There is justified excitement about how AI can speed the pace of innovation in chemical and materials science. One indicator of this is the effort and funding being put into the development of fully autonomous or ‘self-driving’ labs. Take the A-Lab, for example – an autonomous laboratory developed at Lawrence Berkeley National Laboratory in the US, that recently synthesised a raft of novel materials.
The A-Lab study is an impressive achievement, but it has also generated a lot of discussion about the pros and cons of automated R&D. That’s because while these approaches offer productivity gains and better quality results, they also pose some important questions. How much of the scientific process should be automated, for example, and do we want to take people out of the loop entirely?
I think we’ve only scratched the surface of our potential with human intelligence. So we should focus on working out how AI and lab automation can best augment our existing tool set and empower better human-driven innovation.
In the loop
Closed-loop optimisation is a big part of some people’s vision of a lab of the future. The idea is that experiments are run and analysed by automated hardware, and the data is interpreted by algorithms that decide the next recipe to try. There is no human intervention at any point.
These self-driving labs have obvious advantages. They can work all day, every day and don’t require lighting or large, heated lab spaces. And they can work smarter: algorithms are highly efficient at exploring possibilities over many factors in high-dimensional spaces that the human mind struggles to grasp. In the A-lab example, 41 new compounds were synthesised in just over two weeks, which the authors say is 50–100 times more efficient than a human.
It’s naïve to assume that we can automate away the work we don’t enjoy and keep the bits we like
They also appear to offer chemists relief from tiresome or repetitive manual tasks. In my days in the lab I would have gladly handed over much of the work to a robot: making up dispersions to optimise pigment milling was incredibly messy – my lab coat looked like a Jackson Pollock painting – and repeatedly taking and analysing samples was tedious. Freed of that drudgery, I imagined I could then spend my time poring over the results and deciding what to try next. Yet it’s naïve to assume that we can just automate away the work we don’t enjoy and keep the bits we like – that’s not how disruption works. Instead, we should think critically about where machines and humans can add the most value.
There are some jobs where humans have better skills, such as deciding on the best compromise when there are multiple objectives. This is often a business decision, requiring feedback from different stakeholders as priorities and opportunities evolve. Similarly, determining the project end-point is hard for an algorithm. Deciding when you have sufficient confidence in a solution, or at what point to terminate a project to cut losses and redeploy resource are choices humans should make.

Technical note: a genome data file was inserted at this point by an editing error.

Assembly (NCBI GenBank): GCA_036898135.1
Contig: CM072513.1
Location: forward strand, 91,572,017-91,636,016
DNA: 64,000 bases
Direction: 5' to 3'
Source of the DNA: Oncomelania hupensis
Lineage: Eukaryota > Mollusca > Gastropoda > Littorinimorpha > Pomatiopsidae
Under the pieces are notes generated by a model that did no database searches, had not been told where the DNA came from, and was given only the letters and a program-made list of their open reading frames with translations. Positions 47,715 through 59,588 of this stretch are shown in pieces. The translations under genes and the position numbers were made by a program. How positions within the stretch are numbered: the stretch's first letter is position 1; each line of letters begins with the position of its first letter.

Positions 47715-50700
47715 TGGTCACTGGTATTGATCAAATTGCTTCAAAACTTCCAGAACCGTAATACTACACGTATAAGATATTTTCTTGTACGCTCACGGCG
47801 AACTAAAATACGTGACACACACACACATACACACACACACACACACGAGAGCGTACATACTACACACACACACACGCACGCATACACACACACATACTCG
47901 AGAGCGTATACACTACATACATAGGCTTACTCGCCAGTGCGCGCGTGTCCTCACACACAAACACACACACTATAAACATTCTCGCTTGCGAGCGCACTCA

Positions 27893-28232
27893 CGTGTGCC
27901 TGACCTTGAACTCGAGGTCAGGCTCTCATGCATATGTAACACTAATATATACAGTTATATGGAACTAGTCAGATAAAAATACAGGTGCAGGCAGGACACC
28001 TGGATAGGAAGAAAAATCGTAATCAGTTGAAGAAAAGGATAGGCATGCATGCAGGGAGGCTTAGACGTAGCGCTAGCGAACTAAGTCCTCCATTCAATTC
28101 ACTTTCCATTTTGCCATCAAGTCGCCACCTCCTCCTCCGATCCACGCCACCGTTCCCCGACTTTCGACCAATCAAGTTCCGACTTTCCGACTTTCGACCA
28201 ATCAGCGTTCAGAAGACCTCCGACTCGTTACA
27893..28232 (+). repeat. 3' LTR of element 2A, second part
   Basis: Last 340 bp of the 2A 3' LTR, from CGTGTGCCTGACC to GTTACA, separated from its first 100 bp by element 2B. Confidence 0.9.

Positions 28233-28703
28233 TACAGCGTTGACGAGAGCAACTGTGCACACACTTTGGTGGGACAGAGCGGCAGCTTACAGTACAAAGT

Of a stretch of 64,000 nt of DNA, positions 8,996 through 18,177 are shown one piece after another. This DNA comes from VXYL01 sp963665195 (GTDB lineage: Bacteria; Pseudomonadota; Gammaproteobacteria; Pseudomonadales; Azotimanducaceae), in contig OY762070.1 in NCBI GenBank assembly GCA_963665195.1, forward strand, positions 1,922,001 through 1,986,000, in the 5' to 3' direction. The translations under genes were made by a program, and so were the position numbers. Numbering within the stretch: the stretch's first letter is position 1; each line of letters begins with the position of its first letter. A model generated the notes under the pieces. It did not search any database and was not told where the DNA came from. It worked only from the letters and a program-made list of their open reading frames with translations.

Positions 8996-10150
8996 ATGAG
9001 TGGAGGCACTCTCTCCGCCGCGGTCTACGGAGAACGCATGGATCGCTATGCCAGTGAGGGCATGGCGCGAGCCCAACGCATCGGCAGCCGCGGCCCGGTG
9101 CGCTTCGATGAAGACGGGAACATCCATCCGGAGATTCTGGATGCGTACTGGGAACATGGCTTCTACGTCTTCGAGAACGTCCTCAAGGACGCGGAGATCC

Closed-loop systems can be biased towards chemistry that is easily automated
AI could suggest useful reaction conditions or formulations where there is relevant data or literature. But humans can also bring less codifiable knowledge from theory, experience and even intuition – biases are not always bad. And if the data suggests better outcomes by exploring higher temperatures, for example, then a human should make the choice on how to proceed safely. Ironically, closed-loop experimentation can also be limiting because it is biased towards chemistry that can be easily automated, like looking for your lost keys under a lamppost because the light is best there.
The critical discussion surrounding the A-Lab study also highlights other limitations. The characterisation work used to confirm the syntheses was criticised for being low quality. As one of the authors acknowledged in their response, humans would certainly have done a better job of that work. But they also emphasised that ‘the A-Lab is not intended to replace the materials discovery process with AI agents … A human in the loop is still required.’ A hybrid solution is therefore needed that leverages the best qualities of machines to lower the barriers for humans to exploit data-driven science.
I no longer work at the bench. But the area where I do work is also going to benefit from humans and machines collaborating. Statistical Design and Analysis of Experiments is an established method for accelerating innovation that is underutilised, partly because scientists find the concepts difficult and the terminology impenetrable. It is not hard to imagine how large language models could help a scientist to translate their goals into a statistically optimal experimental plan with machine instructions to automate the lab work. This still requires curious scientists that are comfortable with how you can learn from data using statistical modelling and machine learning and so able to form the most useful working partnership with the machines.
Disruption from AI and automation is inevitable but we can’t know exactly what this will mean for lab science. Improving data literacy within the chemical sciences will be important preparation for an uncertain future and help to ensure that humans stay at the heart of scientific progress. JMP’s webinar series on data and Design of Experiments is a great place to begin. We can start preparing today for whatever tomorrow will bring.